Search on for PH cities with best low-carbon, resiliency plans

MANILA, Philippines – The search is on for the most sustainable and climate-resilient city in the Philippines. 

Worldwide Fund for Nature (WWF) launched the Earth Hour City Challenge 2016 on Thursday, August 27, formally opening a call for entries from Philippine cities.

This is the first time the Philippines will be joining the Earth Hour City Challenge, a contest that started in 2011. Previous Global Earth Hour Capitals include Seoul in South Korea, Capetown in South Africa, and Vancouver in Canada.

At the end of the campaign, the winning city in the country will be named the National Earth Hour Capital. Philippine cities will also get a chance to be named the Global Earth Hour Capital, a title which cities from 20 other countries will be vying for.

Cities will be assessed for how ambitious their plans and actions for urban development are in terms of reducing greenhouse gas emissions, conserving the use of resources, and promoting green lifestyles among their citizens, Ria Lambino of WWF-Philippines said during the launch.

The campaign aims to highlight out-of-the-box ideas from cities with the goal of being more liveable and sustainable. 

“We invite Philippine cities to join, inspire others, and multiply the effect in terms of innovation,” said Lambino.

Submitted city plans will be evaluated by an international panel of judges composed of experts in the fields of climate change, sustainable development, and urban planning. (INFOGRAPHIC: 6 ways climate change will affect PH cities)

Aside from the chance of winning, participating cities will also benefit from feedback from the panel assessing their urban development plans. 

Urban carbon footprint

What kind of city is the jury looking for?

Cities that plan to invest significantly in renewable energy and lower their emissions of carbon dioxide and other greenhouse gases will be at an advantage, said Gia Ibay, WWF-Philippines climate and energy program head.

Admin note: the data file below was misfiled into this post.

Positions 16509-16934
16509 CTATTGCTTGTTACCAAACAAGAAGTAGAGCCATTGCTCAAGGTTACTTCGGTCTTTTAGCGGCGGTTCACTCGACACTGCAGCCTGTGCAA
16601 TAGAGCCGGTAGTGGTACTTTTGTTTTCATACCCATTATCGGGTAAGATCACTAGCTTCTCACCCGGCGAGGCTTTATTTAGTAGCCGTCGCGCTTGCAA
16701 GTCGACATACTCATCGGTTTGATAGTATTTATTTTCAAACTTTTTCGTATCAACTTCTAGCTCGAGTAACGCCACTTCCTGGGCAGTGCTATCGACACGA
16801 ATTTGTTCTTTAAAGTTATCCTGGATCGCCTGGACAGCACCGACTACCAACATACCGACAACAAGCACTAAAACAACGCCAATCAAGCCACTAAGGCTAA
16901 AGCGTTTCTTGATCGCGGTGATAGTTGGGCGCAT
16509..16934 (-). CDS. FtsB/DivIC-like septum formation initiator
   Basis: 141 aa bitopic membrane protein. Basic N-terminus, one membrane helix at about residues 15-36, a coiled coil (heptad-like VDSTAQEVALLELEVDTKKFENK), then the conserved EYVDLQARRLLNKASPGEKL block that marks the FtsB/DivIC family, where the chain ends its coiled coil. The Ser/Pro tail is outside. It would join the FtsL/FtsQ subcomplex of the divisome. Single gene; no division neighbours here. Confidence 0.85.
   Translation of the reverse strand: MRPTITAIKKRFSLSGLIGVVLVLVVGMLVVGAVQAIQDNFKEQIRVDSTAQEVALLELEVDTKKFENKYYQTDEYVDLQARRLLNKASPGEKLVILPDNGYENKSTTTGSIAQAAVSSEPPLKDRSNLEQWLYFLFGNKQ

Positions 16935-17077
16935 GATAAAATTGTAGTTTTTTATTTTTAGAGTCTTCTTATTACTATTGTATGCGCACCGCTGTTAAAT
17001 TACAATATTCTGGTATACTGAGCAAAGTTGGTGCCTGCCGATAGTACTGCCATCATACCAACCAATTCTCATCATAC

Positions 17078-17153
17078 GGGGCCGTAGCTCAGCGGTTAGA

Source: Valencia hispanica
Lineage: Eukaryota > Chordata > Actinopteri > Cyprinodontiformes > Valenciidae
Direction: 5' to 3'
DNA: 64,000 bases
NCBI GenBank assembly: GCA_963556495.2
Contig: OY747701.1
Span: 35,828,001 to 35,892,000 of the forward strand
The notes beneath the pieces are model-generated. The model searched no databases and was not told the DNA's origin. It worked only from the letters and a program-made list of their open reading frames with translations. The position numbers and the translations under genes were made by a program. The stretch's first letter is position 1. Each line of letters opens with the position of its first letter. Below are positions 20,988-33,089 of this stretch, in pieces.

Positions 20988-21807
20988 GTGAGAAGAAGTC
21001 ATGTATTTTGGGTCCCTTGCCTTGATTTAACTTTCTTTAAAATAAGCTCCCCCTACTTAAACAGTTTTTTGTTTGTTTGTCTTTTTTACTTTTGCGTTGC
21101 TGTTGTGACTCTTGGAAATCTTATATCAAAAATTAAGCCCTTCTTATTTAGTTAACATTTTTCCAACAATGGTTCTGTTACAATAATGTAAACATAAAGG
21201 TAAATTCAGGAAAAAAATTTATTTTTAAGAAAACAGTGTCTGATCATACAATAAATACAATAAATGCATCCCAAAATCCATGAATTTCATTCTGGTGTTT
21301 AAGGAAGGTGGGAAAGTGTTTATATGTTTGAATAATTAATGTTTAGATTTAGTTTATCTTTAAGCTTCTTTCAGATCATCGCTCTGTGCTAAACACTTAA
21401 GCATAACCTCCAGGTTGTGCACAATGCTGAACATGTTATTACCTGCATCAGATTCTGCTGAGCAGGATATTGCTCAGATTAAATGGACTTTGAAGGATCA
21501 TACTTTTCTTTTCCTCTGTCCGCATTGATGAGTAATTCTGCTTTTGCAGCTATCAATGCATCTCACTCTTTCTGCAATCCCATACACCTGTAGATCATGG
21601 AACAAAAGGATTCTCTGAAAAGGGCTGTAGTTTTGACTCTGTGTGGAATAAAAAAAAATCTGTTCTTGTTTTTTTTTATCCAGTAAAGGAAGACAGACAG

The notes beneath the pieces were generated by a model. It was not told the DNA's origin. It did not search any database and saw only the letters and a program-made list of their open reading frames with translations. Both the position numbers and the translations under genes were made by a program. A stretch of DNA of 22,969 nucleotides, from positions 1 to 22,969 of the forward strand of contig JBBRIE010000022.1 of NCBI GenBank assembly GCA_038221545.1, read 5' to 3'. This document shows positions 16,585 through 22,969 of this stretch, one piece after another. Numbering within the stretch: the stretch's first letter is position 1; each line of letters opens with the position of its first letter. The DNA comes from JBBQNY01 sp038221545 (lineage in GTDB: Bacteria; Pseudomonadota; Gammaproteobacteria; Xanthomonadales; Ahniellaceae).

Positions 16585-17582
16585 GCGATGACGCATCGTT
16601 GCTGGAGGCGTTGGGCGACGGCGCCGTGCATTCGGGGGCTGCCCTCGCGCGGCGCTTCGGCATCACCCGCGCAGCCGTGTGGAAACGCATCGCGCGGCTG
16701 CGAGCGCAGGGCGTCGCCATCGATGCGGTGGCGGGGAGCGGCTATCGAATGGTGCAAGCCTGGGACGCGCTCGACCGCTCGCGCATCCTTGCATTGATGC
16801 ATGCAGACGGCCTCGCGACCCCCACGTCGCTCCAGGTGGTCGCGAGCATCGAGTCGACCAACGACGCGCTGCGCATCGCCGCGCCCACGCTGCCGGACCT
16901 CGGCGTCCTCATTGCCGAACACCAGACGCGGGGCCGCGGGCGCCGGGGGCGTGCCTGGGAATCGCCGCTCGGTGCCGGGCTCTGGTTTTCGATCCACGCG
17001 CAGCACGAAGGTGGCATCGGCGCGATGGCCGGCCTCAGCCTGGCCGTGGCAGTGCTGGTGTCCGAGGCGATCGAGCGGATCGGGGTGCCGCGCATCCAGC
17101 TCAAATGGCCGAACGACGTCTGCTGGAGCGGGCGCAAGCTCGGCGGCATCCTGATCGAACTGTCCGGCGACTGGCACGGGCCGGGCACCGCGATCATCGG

Becoming a low-carbon city includes streamlining garbage management, enforcing the Green Building Code, cracking down on air pollution, and making transportation systems more efficient. 

The campaign is also looking for cities that, through their policies and programs, enable citizens to pursue lifestyles that have a small carbon footprint.

Interested cities have until September 15 to send their Expression of Interest to WWF-Philippines. Letters may be sent to ibellen@wwf.org.ph or faxed to (02) 426-3927.

WWF-Philippines and sustainability think tank ICLEI will help applicant cities fulfill data requirements of the Earth Hour City Challenge. 

The National Earth Hour Capital and Global Earth Hour Capital will be announced in April 2016.

Chance to go green

The need for sustainable cities has never been more apparent, say scientists.

Cities are hubs of growth and development, and thus have also become centers of consumption. Because of high population in cities, they are also areas of high risk for natural disasters. (READ: 8 of 10 world's most disaster-prone cities in PH)

Around 70% of carbon emissions already come from the world’s cities, according to WWF. This figure is expected to grow, given that by 2050, the number of people living in cities will almost double. 

Experts say that $350 trillion will be invested in urban infrastructure over the next 3 decades, mostly in developing countries in Asia.

These immense investments present a golden opportunity for cities to become sustainable. 

“Our battle against climate change will be lost or won in cities,” concluded Ibay.

The goal of the Earth Hour City Challenge is to convince cities to steer their investments and planning towards technologies, practices, or infrastructure that will lessen carbon emissions, conserve energy use, and promote green living.

Ibay said there are already many Philippine cities going in this direction. She cited initiatives like disaster risk reduction practices, use of wind farms, promotion of the Green Building Code, and water quality management.

There are also cities that regulate the use of plastic, enforce recycling of garbage, or hold car-free days in order to fight air pollution. 

“This challenge is not about having the most high-tech plans, but about commitment and innovative thinking that focuses on sustainable big-win solutions,” said Ibay. – Rappler.com

Pia Ranada

Pia Ranada covers the Office of the President and Bangsamoro regional issues for Rappler. While helping out with desk duties, she also watches the environment sector and the local government of Quezon City. For tips or story suggestions, you can reach her at pia.ranada@rappler.com.

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